Dress for success

As more women enter the workforce, fashion at the workplace is becoming a critical area of focus.

Ayesha Usman September 20, 2010

As more women enter the workforce, fashion at the workplace is becoming an area of focus. Modern working women may find it a challenge to strike a balance between looking glamorous while remaining in the confines of professional decorum. The following tips from successful professional women shed some light on achieving this balance.


Appropriately chosen clothes are the most essential part of any professional wardrobe. The key to choosing the perfect outfit lies in striking the right balance between trendy and practical. Beenish, a Brand Manager at a multinational believes in the importance of choosing clothes that are comfortable yet stylish. She recommends chiffons and georgettes all year round, while for the sweltering summer months, she prefers cottons and lawns. Ayesha, a human resource manager at a communications firm, advises against wearing flashy clothes, citing them as inappropriate in the Pakistani workplace. She suggests long, flowy shirts with straight trousers for a modern, professional look and believes traditional shalwar kameez or churidar pajama are equally acceptable.


While everyone has their own preferences for hair length and style, working women need to figure out how to make their chosen hairstyle suitable for the workplace. Hina, who works as an executive at an IT firm, finds it inconvenient to wear styles that allow hair to come in her eyes. She keeps her hair at a medium length to allow herself the flexibility to either tie it up or blow dry them for formal presentations. However, Hina advises women with considerably long hair to tie it in a barrette or a ponytail instead of leaving it loose to create a neater, professional look.


Although appropriate makeup can groom a person and make them look more professional, too much makeup can be seen as inappropriate. The safest bet is to go with understated and subtle, choosing natural shades over more dramatic tones. Mahvash, a professional in the NGO sector, loves to dress up. However, she believes that getting too dolled up for work is definitely ill advised. Mahwash uses moisturiser, lip gloss and kajal on a daily basis and suggests a well-blended foundation as well. She suggests avoiding heavy eye makeup and excessive blush at all costs.


Comfort and style are the ideal combination at the work place. Sara, a teacher with a shoe fetish, believes that flats and sandals come in handy. To complete the professional look, Hina, the executive, also wears small to medium heels for presentations. Both agree that stilettos should be avoided at the workplace both from a comfort as well as safety point of view.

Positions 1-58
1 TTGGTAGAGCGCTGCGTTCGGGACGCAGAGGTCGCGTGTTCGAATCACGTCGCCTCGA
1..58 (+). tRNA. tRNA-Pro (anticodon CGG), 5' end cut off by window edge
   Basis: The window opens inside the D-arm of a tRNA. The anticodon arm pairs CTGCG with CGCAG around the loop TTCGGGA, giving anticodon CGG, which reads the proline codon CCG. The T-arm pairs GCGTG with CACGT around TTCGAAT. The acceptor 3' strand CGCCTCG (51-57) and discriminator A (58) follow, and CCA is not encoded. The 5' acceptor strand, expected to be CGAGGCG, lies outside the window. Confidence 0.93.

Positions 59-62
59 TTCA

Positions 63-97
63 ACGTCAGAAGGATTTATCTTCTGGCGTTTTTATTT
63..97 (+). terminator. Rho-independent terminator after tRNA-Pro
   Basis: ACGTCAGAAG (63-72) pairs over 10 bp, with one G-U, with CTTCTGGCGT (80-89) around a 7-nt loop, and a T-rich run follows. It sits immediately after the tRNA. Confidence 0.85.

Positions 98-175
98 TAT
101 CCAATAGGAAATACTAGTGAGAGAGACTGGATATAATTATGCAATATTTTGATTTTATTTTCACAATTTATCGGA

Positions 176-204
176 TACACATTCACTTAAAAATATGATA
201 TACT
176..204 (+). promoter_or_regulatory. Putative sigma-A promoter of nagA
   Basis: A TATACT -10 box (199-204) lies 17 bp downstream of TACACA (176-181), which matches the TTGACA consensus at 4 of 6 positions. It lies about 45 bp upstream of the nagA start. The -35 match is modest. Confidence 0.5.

Adding different accessories can help enhance your outfit, but it is important to see that the overall look does not become too cluttered. Maira, who is pursuing an MBA after a four-year stint in the corporate world, suggests that women should avoid chunky or heavy jewelry when putting together their daily work attire. Although dangling earrings and beaded bracelets look funky, Maira believes that they can be quite distracting. She herself wears small earrings, occasional rings and other understated jewelry as part of her professional attire. Alizeh, a budding lawyer, believes that bags are vital for the eight to nine hour stint at the workplace. She prefers big bags, which are also in fashion these days, as they are highly practical for lugging around all the necessary stuff. However, those people who don’t like the idea of carrying a big bag around could also do with a medium-sized one. She also believes that clutches and small handbags are impractical for carrying all your essentials.

Having the right look which is fashionable yet professional equips you with confidence and poise, which is an essential ingredient for survival in the corporate world. Incorporating the above tips into ones personal style is a step towards turning oneself into a truly professional yet fashionable woman.

Published in The Express Tribune, September 19th, 2010.


Ayesha Usman | 10 years ago | Reply Sara, thankyou for you comments. Saleha,all these people are real. Some of them are people i work with while others are old friends:).
Saleha | 10 years ago | Reply Ummm just curious, are these women real or did you make them up for the article?
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